Europe’s aviation system is unable to cope with the strong growth of today and new partnerships need to be formed to meet rising demand now and in the future, delegates at ACI’s General Assembly heard today.
That is the view of Lufthansa chief executive officer, Carsten Spohr who was speaking in a keynote address at the airport event in Brussels, which is taking place from 18-20 June.
He said airlines and airports need to work together more in the future, adding: “We need to forms partnerships between airlines and airports and as an industry we need to rethink the way we work together.”
Spohr identified three areas where there needs to be work: firstly there needs to be a focus on the traditional commercial relationship such as fees, and charges; secondly on day-to-day operational issues; and lastly develop new forms of partnership and cooperation.
On capacity crunch issues which many of Europe’s main hub airports are contending with he said airlines and airports should make better use of the capacity that they have before expanding further.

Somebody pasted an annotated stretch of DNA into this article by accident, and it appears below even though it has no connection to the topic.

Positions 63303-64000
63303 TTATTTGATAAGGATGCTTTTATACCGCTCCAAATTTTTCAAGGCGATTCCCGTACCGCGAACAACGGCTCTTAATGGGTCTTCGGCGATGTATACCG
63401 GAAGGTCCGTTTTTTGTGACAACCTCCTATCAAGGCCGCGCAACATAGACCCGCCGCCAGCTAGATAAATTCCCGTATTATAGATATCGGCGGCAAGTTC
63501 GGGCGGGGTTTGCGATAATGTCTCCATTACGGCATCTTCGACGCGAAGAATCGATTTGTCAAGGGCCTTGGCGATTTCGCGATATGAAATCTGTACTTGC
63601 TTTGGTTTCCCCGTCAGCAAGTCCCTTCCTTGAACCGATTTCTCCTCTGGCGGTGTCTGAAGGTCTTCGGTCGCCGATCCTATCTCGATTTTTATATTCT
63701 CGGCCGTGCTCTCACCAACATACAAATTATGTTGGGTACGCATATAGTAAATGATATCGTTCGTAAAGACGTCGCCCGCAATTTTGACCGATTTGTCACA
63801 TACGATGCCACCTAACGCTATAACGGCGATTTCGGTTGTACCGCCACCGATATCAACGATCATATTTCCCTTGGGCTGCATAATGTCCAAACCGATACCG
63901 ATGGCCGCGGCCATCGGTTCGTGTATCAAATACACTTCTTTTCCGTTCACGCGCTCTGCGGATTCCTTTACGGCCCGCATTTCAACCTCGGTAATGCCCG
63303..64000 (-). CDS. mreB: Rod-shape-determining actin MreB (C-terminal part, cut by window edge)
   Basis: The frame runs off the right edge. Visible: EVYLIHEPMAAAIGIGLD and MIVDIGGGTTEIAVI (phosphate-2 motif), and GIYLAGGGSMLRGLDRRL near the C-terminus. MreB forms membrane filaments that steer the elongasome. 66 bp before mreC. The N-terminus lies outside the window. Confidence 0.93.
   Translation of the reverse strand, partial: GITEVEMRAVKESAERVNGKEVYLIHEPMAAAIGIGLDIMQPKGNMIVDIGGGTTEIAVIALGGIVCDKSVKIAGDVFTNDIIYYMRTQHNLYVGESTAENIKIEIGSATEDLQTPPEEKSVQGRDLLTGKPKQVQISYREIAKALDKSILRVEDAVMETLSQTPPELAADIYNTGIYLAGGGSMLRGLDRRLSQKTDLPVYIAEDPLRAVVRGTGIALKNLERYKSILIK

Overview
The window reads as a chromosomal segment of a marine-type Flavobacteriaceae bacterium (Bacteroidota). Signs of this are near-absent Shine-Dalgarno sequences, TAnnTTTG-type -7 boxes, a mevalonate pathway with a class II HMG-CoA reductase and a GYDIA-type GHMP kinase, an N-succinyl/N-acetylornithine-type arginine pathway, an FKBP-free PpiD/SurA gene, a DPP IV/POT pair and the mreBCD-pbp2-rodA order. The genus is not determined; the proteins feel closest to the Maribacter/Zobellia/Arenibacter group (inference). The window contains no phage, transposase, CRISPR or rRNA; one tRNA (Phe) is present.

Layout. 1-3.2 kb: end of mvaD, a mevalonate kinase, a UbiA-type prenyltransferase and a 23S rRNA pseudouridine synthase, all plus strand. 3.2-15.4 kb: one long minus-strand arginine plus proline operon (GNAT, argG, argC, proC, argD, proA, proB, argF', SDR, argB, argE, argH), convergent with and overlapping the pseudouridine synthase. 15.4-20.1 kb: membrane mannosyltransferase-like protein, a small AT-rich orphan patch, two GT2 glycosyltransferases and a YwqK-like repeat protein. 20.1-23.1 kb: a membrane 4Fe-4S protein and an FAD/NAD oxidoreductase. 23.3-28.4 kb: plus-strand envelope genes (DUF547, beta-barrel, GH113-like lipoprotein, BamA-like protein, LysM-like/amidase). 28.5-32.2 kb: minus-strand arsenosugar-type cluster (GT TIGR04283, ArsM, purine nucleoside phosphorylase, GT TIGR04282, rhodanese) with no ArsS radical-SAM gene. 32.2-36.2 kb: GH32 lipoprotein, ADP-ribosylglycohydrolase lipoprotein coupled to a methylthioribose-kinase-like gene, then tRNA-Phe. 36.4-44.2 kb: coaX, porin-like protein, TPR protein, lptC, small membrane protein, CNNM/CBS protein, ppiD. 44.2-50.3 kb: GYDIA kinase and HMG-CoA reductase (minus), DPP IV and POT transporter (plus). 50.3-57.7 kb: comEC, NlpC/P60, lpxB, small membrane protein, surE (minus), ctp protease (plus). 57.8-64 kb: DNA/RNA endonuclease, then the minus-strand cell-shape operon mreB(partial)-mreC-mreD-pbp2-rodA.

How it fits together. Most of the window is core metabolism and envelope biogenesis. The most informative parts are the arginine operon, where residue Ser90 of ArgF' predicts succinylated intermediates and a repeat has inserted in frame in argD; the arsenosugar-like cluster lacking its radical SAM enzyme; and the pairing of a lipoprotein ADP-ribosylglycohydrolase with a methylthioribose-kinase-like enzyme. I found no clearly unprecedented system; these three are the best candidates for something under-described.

“We need a new a way of from the classic battle for profits and money and we should be bound by common goals – the primary goal must be in making sure the highest quality is achieved for our joint customers (passengers),” Spohr said.
He urged airports to invest in and make better use of technology and said the Lufthansa Group is receiving a new aircraft into its fleet every week, but it still has to use technology on the ground from the 80s at airports.
“We must embrace the opportunities that technology brings and not look at the past and we need new models of cooperation and partnership,” Spohr said.
In his opinion airports where there is a part-private investment has worked especially where airlines have invested at an airport, like how Lufthansa has used its own terminal at Munich Airport which has been a big success, but he said there has to be a value for both the airlines and airports in any investments.
“The right approach has to be a cooperative one. It is time to revitalise the relationship between airlines and airports,” Spohr said.
He concluded: “We as airlines think you have the better deal, and airports believe we (airlines) have the better deal as we are ‘more sexy’. It is not about profits and it is about our joint futures.”